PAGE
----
In her decision, which is written in simple and straightforward language, Judge Josephson sided with the commission on nearly every aspect of the case.
She cited a lack of clear evidence for the need of another gas station on the Vineyard, and found that the Tisbury Fuel Service project would not significantly contribute to the overall Island economy. She also ruled that the proposed location for the project - on High Point Lane, near the Tisbury Park and Ride lot - was neither essential nor desirable, and that other sites on the Vineyard could better absorb the additional traffic generated by a gas station.
"Based on the credible expert opinion presented, I find that the proposed project would impair safety on State Road, by adding to the congestion on a critical traffic corridor and creating unacceptably long traffic delays for motorists," Judge Josephson wrote.
Boston attorney Eric T. Wodlinger, who has represented the commission for roughly 25 years and defended it in this case, said he was pleased but not surprised that the court sided with his client.
"The standard of review in a case like this is: Could a reasonable commission come out as they did?" Mr. Wodlinger said. "The answer was pretty obvious from the beginning."
Mr. Conley this week disputed the court's findings. He said that while there were 15 Island gas stations in 1970, the Vineyard has only nine today. The Tisbury Fuel Service station would also promote growth of the Island economy, Mr. Conley said, by providing residents with a minimum savings of $500 per year.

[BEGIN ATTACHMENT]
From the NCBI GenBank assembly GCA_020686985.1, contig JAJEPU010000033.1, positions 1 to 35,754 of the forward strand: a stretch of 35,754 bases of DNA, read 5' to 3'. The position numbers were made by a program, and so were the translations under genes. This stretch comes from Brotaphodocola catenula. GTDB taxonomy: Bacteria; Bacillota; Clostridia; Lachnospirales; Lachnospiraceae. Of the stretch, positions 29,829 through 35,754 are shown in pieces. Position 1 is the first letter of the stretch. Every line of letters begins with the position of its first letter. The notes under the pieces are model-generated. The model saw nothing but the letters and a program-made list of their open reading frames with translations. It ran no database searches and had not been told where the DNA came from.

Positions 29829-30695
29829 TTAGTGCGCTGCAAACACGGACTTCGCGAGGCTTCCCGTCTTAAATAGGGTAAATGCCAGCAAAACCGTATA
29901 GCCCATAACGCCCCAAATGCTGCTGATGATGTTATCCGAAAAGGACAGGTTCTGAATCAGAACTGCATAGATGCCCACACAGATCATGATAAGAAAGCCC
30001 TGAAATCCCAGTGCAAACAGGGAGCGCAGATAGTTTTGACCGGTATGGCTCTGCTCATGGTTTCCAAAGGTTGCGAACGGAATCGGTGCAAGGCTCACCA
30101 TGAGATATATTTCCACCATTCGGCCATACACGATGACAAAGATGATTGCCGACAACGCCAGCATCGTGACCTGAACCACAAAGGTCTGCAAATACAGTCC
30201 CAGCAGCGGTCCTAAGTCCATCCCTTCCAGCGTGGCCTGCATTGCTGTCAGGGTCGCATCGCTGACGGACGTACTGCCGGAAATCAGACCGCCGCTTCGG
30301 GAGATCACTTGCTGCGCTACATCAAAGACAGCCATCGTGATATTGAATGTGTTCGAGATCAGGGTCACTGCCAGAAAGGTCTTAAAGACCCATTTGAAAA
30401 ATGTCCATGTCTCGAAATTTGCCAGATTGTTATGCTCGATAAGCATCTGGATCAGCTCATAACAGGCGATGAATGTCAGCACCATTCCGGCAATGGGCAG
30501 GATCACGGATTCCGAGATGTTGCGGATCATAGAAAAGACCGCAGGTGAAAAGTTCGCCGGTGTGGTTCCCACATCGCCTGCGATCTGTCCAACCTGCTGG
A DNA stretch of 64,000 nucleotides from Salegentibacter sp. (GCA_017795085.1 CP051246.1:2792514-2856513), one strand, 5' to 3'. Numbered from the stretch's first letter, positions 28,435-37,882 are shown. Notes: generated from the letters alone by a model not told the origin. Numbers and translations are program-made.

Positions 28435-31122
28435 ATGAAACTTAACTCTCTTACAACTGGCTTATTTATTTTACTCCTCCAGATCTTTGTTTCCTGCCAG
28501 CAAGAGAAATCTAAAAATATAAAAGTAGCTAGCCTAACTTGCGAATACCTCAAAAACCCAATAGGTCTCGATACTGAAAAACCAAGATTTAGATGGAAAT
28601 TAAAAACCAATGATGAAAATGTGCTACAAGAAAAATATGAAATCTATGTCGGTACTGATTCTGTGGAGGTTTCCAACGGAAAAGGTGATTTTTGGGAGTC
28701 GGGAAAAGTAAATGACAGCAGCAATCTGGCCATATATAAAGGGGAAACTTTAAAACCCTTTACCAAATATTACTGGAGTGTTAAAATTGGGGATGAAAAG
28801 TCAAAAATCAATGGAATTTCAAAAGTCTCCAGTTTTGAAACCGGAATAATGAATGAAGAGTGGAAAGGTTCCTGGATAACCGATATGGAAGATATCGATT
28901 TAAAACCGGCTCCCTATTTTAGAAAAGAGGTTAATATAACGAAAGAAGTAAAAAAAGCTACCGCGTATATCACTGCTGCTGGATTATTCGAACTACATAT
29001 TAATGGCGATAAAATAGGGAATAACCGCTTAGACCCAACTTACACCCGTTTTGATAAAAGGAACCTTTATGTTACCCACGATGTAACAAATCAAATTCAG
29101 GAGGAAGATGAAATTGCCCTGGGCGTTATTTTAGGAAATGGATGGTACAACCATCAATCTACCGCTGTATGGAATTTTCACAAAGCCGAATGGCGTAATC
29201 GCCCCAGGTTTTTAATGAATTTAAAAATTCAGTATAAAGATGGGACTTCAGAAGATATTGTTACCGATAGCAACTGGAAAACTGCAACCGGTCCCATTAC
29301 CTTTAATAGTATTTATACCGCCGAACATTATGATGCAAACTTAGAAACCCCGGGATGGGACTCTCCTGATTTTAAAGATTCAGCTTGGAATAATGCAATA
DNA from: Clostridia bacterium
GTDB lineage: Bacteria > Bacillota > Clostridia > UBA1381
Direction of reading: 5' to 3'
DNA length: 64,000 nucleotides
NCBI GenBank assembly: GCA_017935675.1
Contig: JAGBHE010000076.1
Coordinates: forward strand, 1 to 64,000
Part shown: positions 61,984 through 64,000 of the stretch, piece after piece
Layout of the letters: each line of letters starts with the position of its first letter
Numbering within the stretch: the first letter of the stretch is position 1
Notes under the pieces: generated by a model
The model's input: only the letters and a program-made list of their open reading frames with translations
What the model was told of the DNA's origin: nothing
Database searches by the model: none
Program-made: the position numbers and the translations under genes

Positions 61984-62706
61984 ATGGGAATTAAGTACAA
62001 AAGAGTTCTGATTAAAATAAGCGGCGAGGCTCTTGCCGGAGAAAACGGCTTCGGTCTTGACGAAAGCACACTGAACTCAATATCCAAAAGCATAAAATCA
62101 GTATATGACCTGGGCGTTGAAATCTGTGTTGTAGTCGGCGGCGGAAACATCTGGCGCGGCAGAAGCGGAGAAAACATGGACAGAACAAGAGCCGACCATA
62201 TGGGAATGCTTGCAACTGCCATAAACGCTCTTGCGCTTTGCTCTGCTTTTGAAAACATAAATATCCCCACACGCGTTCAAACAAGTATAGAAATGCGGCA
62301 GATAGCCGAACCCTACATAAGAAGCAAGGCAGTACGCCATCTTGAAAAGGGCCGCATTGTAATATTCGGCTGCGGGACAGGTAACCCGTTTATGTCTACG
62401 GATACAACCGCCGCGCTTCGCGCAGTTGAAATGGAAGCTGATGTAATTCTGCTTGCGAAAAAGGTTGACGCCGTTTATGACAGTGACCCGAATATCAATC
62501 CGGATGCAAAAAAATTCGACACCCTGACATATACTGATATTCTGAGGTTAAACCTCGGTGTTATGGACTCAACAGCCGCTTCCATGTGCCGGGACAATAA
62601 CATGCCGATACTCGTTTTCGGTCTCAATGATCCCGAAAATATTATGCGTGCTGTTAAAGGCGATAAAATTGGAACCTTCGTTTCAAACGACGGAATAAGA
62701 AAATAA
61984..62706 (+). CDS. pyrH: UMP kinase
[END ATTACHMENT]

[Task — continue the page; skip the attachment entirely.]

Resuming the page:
He argued that the State Road location could help alleviate traffic congestion at the busy Five Corners intersection by attracting customers away from Beach Road, where the only two current Vineyard Haven gas stations are located.
The supplemental evidence Mr. Conley presented to the court last month addressed the proposed connector road that would link State Road to Edgartown-Vineyard Haven Road and change the patterns of traffic congestion in the area. Judge Josephson in her decision did not give much weight to the additional information.
"While the materials suggest that a connector road may result at some point in the future from the steps taken by the town, whether the connector road will come to fruition and the form it may take are not known," Judge Josephson wrote.
Mr. Wodlinger this week chose not to speculate about the developers' prospects for the case at the court of appeals, but asserted that the superior court judge showed proper deference to the commission decision.
"Judges tend to defer to the local experience and knowledge of the commission, if they do their job properly," Mr. Wodlinger said. "The nice thing is that these decisions are not made in Boston, they're not made in Washington - they're made right there in Oak Buffs in the Olde Stone Building," he continued.
"And that's the way it should be."